2. Hazel takes great care of the rare books while employed at Hogan’s Bookshop, wearing white gloves and logging items meticulously. In passing, the owner, Edwin, has mentioned the enormous value original illustrations can add to a book. What is revealed about Hazel’s character in the decision to take the copy of Whisperwood and the River of Stars along with the illustrations? What about when her initial denial of taking them is factored in?

3. When Hazel makes the phone call to Peggy Andrews seeking information about the book, she gets an unexpected answer about the origin of Whisperwood and the River of Stars. What does this broadly say about the creation of storytelling and mythmaking? Can someone ever own a story?

4. Bridie Aberdeen, as a character, is presented as extremely warm and nurturing yet with some eccentricities. The town gossips about her practices and the “mysterious” disappearance of Henry’s father. What was your first impression of Bridie? Did that change at any point during the book?

5. Hazel and Flora’s mother had several opportunities to take her daughters back to London but ultimately made the decision that they were safer and better served in Binsey with Bridie and Henry. Do you have a positive or negative opinion of their mother? Would you have made a different choice?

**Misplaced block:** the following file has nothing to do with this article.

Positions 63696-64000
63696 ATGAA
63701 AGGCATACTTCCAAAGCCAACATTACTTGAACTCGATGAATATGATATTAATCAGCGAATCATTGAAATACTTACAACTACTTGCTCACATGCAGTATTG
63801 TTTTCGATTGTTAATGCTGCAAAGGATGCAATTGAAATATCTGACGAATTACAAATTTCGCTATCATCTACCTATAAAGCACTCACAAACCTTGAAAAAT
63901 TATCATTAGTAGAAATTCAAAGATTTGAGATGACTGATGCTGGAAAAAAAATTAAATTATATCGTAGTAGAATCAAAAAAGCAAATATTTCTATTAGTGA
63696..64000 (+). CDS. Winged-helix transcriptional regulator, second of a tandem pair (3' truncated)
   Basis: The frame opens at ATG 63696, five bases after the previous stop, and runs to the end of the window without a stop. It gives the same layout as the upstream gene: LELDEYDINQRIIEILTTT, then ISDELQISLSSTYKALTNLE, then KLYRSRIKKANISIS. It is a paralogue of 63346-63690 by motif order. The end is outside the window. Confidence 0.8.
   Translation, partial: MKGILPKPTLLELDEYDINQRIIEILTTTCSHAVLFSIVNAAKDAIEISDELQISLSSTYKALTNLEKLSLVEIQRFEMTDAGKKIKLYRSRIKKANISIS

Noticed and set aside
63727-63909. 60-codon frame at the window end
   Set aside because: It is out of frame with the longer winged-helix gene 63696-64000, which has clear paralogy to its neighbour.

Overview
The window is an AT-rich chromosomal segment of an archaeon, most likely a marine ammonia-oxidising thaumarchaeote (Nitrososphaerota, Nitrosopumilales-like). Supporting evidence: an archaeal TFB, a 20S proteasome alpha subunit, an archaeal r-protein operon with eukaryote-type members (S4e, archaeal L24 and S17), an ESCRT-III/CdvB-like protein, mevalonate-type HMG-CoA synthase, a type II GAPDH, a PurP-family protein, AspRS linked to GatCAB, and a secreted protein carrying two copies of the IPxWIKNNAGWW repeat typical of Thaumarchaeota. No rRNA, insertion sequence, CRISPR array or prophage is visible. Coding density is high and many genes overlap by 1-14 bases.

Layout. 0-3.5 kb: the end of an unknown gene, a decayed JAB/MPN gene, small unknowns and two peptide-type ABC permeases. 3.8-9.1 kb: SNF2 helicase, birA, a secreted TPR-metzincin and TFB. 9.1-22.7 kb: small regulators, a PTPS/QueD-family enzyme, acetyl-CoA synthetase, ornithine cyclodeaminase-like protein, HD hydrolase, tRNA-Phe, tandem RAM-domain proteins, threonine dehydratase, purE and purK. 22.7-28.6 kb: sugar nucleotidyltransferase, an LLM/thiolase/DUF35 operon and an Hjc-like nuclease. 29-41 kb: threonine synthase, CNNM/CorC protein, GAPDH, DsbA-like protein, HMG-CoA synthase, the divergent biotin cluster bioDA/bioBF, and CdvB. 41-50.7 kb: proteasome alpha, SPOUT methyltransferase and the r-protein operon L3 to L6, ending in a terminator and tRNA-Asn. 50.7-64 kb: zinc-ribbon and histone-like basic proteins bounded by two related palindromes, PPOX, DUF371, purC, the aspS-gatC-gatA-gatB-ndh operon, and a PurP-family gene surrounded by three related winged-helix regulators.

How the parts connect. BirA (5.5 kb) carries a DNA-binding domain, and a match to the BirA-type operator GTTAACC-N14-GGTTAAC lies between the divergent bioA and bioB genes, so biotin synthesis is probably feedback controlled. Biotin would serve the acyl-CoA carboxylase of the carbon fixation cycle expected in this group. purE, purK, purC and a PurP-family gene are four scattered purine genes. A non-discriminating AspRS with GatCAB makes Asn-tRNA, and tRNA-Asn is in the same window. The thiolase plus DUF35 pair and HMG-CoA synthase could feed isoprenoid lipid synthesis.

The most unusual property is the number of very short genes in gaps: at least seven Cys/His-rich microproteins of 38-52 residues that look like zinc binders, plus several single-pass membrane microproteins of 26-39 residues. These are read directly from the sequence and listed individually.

6. Only through an honest conversation years after the fact do Hazel and Henry discover their shared guilt over what happened to Flora. Would that silence have lasted as long if Hazel and Henry were older when Flora first disappeared?

7. Barnaby is supportive of Hazel’s desire to reach out to Peggy Andrews and even encourages her to get in touch with Dorothy Bellamy, thinking a reporter may be able to help, yet he eventually struggles with Hazel’s never-ending quest and its effect on their relationship. Does Barnaby’s ultimatum change your view of the character? Did Hazel take her quest too far?

8. How did you feel about the reveal of Dorothy Bellamy’s past? Did Dorothy’s Aunt Imogene have justification in her decision to remove the child the way she did?

9. How do the specific time periods—World War II and 1960—affect the way in which the case of Flora’s disappearance was handled? Would the outcome have been different if set in present day?

10. At the end of the story, Dorothy (Dot) is coming to terms with two versions of herself. What are the broader implications of childhood memory? Why do we so clearly remember some things and not others, regardless of importance? Can you think of your earliest childhood memory?

11. Hazel’s character displays many different emotions in the decision making throughout her life—hope, fear, guilt, love. Which one do you think is the dominant driver? Would it be the same if you were in her shoes?

12. The Secret Book of Flora Lea weaves an ode to stories and, ultimately, how we carry them with us throughout our lives. Is storytelling a universal way for humans to connect? How has storytelling affected your life?

Enhance Your Book Club

1.Seek out a map of England and chart the train journey of Hazel and Flora from London to the real-life village of Binsey in Oxfordshire.